To be a successful Entrepreneur, what do you really need? For sure you need to have traits like passion, desire, drive, risk taking culture, thinking out of the box etc. But is this enough? Will having these traits alone make you a successful Entrepreneur? Sadly I think not because I have see so many Entrepreneurs who have most if not all of these traits, yet 80% fail to create a successful entrepreneurial venture.

My own personal experience as an Entrepreneur of 25 years is proof. I had many failures, not because I lacked the necessary traits but because I lacked the skills.  If I had known then what I know now, especially the skills necessary to create a successful venture I would have been a more successful Entrepreneur at a much earlier age and would not have failed so often.

Can you even “teach” someone these traits? I have my doubts. One cannot teach someone to be passionate or driven or to take abnormal risks. It may also be difficult to teach someone the ability to “think on your feet” or “out of the box” but this is possible, as there are courses on creative thinking and innovation that can help with this.

So, traits are a necessary but not sufficient condition to create successful Entrepreneurs.

Today, there are literally hundreds of thousands of Entrepreneurs around the world who have these traits and have taken the plunge into starting an entrepreneurial venture. Yet the vast majority will fail. Why? Its definitely not because of a lack of passion or drive or the risk taking culture. No, they fail because even a startup, an entrepreneurial venture, is ultimately a business and like any business there are management skills that are necessary to make it a success.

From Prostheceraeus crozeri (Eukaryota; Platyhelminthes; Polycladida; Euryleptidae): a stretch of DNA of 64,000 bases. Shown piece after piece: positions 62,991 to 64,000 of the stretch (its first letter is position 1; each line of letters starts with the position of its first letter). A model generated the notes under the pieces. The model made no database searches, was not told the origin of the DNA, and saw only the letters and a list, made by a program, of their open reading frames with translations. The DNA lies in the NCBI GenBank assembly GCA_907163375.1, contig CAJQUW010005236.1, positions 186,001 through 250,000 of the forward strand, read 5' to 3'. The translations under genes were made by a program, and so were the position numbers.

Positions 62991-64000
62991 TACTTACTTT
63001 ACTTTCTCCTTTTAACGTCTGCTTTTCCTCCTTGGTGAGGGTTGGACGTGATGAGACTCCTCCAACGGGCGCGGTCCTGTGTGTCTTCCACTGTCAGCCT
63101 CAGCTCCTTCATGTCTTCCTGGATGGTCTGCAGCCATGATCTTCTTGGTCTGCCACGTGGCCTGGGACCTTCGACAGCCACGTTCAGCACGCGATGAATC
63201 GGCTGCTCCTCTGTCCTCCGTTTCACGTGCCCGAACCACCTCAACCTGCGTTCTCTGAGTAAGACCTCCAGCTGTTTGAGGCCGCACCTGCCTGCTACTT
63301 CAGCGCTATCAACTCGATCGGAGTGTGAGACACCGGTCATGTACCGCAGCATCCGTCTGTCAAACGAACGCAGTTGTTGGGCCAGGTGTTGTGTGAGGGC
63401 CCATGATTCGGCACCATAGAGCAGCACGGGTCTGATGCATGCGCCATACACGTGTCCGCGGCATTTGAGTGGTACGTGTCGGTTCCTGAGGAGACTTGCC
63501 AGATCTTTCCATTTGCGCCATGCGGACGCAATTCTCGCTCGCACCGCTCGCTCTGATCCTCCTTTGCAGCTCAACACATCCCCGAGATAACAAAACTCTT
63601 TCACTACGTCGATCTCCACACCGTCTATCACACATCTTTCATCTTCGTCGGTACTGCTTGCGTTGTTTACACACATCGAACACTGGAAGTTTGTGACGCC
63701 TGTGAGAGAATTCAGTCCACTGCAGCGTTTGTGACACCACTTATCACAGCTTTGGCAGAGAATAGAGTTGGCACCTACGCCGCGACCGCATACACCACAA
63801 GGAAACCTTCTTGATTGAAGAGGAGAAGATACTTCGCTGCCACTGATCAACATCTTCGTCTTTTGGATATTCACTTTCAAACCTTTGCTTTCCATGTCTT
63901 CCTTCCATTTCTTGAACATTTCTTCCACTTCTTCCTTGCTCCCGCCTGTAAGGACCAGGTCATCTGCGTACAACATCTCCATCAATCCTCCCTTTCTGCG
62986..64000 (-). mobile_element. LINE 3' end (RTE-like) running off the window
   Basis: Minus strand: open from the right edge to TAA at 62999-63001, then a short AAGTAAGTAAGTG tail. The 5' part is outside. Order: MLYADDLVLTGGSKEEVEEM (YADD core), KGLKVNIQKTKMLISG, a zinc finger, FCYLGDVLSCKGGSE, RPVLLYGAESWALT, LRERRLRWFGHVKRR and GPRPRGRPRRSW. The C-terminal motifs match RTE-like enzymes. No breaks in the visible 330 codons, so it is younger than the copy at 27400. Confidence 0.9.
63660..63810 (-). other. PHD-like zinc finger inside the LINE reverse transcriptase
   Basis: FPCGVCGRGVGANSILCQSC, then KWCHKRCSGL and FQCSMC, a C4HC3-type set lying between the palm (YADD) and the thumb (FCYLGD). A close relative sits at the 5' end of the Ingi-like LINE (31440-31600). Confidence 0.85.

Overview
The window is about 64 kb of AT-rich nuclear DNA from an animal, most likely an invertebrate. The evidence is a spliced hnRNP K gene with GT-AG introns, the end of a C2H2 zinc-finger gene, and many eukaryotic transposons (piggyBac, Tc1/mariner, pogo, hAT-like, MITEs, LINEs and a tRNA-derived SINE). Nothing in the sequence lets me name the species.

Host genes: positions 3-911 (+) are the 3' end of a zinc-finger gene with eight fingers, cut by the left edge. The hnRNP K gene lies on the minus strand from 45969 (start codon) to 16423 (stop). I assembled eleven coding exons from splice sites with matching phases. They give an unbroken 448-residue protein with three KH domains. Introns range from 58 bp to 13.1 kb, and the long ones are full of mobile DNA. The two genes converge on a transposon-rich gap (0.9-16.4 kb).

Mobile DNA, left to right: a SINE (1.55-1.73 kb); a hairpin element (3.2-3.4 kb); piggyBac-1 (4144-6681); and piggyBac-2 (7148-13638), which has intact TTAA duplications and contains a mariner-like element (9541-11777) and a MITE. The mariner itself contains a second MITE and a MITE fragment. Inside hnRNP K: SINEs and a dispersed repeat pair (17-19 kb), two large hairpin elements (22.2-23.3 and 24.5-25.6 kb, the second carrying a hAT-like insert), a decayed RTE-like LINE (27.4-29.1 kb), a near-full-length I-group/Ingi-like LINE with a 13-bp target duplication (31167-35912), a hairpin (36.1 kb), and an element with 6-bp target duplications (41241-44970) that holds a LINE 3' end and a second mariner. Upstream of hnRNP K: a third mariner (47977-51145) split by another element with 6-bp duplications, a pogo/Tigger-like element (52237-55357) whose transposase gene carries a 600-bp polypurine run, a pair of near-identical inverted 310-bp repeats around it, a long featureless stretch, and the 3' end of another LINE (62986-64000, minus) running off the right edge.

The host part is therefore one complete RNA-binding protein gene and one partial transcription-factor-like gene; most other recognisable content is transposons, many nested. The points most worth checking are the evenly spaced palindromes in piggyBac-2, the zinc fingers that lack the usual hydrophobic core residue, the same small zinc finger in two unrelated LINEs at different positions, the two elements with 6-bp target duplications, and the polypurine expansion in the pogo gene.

But the skills necessary for an entrepreneurial venture are different from a mature company. Its those skills that we teach in Entrepreneurship education. For example, strategy – how do you create a competitive advantage, how do you ‘position’ your business within the competitive space (this is a different form of competitive strategy compared to what you would do in a mature company).

What is a good Value Proposition for Customers (you’ll be surprised at how few Entrepreneurs even understand what a Value Proposition is and how to effectively get that message across to customers). How do you market your business, what marketing strategies do you use & when.

Entrepreneurial education or training cannot make you an Entrepreneur, but if you have Entrepreneurial traits & want to create a successful business you don’t have to learn by trial & error, there are skills that can be taught to make you a better Entrepreneur and help you minimize the risks of your venture.

You still need to have the passion, desire, hunger and risk taking nature of an Entrepreneur, we cannot teach you that. But if you have these traits and want to embark on an Entrepreneurial venture we can help you better manage that journey and this has been proven numerous times even through my own teaching of Entrepreneurial programs and my coaching of Entrepreneurs.

Yes we can teach Entrepreneurship and we can help create better Entrepreneurs.

The Week-in-Tech (WIT) is a weekly Video show helmed by Karamjit Singh the Editor of Netvalue, The Edge and ably supported by Netvalue writer Aishah Mustapha. This week they review my article “Creative Destruction Crossroads” in their show. Watch it here.